How Fashion Companies are Defying Unrealistic Beauty Standards

Big name fashion companies are shifting the focus away from unrealistic beauty standards to become more inclusive and representative than ever before.

By: Carlee Gettman

Since the birth of the fashion industry, companies have either avoided or promoted the apparent elephant in the room. The elephant being the unrealistic beauty standards that flooded the fashion environment. There was one way that these businesses wanted their clothing lines to be represented on and off the runway. The models were to be tall, thin, blonde, white, loads of make-up and not a single imperfection. That sounds reasonable, right? Not a bit.

The ideals of what qualified a woman as beautiful evolved from the mind of men. Men were predominately controlling the fashion industry and calling the shots of what they would like to see on the catwalk, in magazines and billboards. That would be similar to having a lawyer perform brain surgery, it just does not make sense.

As this toxic environment pursued, mental health professionals began drawing correlations between mental health issues in young women and the fashion industry. According to the film “Miss Representation”, 53 percent of 13-year-old girls were dissatisfied with their bodies and by the age of 17 that number increased to 78 percent in 2011. These findings were based upon the fashion industry objectifying and altering the desired self-image of women.

Young women that did not look like these models felt excluded and misrepresented. In 2013, big name fashion companies like Abercrombie & Fitch refused to make their clothes in XL or XLL sizes. Their sizing went to the extent of a large and that’s it. The company did not want curvier women representing their brand, and there’s everything morally wrong with that.

Luckily, it’s 2020 and this horrific trend is on its way out. It was not until a few years ago that companies finally decided to take a stand and shift the outdated dynamic of the industry. Companies such as American Eagle Outfitters, ASOS, Urban Outfitters and Versace introduced new campaigns that represent all women as beautiful.

American Eagle Outfitters was one of the first companies to roll out their new vision for the industry. They first launched their groundbreaking line, Aerie, in 2014. This line focused on promoting body positivity and inclusion by offering extended sizes, diverse models and no photoshop. Aerie was meant to encourage young women to embrace their natural selves and love who they are, something not usually seen in the world of fashion.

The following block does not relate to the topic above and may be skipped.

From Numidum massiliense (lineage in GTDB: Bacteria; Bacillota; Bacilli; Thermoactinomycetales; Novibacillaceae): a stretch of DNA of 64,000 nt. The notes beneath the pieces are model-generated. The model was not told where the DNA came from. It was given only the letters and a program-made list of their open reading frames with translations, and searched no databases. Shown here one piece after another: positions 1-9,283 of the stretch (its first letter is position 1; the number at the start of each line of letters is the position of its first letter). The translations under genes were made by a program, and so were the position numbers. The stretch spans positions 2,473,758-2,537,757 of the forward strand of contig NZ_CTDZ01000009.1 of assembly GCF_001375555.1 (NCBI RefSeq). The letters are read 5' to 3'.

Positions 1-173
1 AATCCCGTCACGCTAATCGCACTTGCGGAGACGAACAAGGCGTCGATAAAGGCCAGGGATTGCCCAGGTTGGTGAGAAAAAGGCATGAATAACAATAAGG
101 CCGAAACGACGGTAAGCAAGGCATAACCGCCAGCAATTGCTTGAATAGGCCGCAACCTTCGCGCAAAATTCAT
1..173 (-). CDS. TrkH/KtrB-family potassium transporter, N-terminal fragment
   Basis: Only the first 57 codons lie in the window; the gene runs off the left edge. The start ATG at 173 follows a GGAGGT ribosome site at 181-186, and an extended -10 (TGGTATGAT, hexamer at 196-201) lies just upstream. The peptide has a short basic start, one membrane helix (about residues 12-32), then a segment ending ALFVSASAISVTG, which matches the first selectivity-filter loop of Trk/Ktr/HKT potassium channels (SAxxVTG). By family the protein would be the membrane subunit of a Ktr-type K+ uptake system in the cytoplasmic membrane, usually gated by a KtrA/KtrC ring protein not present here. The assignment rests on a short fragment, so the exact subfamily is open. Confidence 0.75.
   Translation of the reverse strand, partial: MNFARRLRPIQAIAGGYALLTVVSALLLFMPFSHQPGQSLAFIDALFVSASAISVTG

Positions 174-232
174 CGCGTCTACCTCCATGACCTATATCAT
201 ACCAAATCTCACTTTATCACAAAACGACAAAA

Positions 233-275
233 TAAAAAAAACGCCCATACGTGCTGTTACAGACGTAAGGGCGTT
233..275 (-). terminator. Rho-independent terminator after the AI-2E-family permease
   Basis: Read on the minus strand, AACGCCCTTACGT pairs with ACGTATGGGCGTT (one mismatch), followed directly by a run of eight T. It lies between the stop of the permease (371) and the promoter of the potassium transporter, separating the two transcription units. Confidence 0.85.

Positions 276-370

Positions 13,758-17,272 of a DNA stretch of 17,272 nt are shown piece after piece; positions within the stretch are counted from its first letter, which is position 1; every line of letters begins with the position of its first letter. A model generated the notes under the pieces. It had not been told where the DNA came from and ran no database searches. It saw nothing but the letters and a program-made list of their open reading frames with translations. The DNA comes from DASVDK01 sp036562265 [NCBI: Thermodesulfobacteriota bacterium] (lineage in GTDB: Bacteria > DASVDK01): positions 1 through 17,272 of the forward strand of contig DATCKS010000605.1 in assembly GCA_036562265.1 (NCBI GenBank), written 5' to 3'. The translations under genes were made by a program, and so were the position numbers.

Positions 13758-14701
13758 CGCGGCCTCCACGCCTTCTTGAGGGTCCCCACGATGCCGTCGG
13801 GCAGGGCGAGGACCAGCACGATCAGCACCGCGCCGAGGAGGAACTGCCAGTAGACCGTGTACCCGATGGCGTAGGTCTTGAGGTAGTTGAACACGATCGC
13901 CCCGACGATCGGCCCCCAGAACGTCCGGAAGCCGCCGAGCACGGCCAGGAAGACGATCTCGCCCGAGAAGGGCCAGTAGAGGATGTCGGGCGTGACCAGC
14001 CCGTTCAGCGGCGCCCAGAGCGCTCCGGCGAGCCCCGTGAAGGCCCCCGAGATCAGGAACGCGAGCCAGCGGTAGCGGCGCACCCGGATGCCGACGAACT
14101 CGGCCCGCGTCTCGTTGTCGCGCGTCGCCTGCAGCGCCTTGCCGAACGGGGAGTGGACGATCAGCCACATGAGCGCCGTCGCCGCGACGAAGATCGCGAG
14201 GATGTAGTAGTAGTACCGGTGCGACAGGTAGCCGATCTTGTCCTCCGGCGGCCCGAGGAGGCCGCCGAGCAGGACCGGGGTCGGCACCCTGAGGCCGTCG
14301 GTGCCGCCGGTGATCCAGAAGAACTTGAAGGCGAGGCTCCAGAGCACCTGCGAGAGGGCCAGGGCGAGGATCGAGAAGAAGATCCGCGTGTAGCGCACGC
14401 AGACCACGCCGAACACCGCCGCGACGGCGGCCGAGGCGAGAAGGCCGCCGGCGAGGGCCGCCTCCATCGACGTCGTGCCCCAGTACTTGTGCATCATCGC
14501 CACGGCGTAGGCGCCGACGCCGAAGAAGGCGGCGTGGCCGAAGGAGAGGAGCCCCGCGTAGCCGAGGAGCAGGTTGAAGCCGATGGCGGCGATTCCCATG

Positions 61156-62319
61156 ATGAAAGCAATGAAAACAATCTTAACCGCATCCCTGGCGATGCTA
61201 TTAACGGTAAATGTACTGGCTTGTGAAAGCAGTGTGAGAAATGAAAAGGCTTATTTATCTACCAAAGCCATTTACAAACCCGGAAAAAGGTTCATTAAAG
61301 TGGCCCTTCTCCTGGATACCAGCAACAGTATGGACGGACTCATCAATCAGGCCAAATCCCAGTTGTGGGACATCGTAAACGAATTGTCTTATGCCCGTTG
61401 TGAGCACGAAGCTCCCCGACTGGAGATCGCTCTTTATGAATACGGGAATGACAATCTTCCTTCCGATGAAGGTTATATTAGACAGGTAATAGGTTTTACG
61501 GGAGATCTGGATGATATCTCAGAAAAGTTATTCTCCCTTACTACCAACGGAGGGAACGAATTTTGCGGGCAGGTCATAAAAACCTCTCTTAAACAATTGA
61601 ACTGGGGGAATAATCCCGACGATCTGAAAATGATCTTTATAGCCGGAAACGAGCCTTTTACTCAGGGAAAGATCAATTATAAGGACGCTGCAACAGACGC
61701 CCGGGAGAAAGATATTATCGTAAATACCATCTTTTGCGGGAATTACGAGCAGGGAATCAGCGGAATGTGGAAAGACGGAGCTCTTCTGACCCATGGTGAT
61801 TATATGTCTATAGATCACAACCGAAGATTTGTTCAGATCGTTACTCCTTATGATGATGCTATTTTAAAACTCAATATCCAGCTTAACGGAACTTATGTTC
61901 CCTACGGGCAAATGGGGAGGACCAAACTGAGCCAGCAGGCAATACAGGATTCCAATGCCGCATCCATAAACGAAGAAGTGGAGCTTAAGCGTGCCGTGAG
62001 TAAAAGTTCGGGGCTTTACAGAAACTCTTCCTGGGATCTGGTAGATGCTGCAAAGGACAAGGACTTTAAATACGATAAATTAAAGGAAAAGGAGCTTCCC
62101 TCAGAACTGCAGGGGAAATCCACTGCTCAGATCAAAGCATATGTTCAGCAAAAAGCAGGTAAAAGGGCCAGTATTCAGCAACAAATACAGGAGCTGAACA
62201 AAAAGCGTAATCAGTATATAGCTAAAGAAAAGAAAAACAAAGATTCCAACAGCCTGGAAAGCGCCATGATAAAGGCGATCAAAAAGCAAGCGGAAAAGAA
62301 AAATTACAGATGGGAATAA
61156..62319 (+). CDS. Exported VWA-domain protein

The success of the Aerie brand led the company to migrate extended sizes into all of their clothing. They now offer jeans in curvy, short, long, slim, mom, jegging, high-waisted, low-waisted, wide, tomgirl, flare, jogger and cropped. There is a fit for everyone.

The company’s prosperity influenced other brands to do the same. Urban Outfitters and ASOS quickly joined in on the fun. These two companies decided diversity is beautiful and wanted their brands to reflect that message. Urban Outfitters and ASOS models represent young women from different backgrounds, cultures, sizes and appearances. As companies continue following in these foots steps, this could be the start of the fashion revolution.

Versace has caught on to this trend and the desperate need for change. In this year’s fashion week, the fashion powerhouse made history. They are the first company to incorporate women of all sizes on the catwalk. The company introduced three plus-size models on the runway dressed in Versace clothing from head-to-toe. This was more than a statement to the industry it was a message of opportunity to young women across the world.

This is the moment women have been waiting for, to finally be embraced by the world for natural appearances. For an industry that has faced long term criticism for the exclusion of diversity, this is a huge step in the right direction. One day, these standards may be a thing of the past.

Leave a Reply

This site uses Akismet to reduce spam. Learn how your comment data is processed.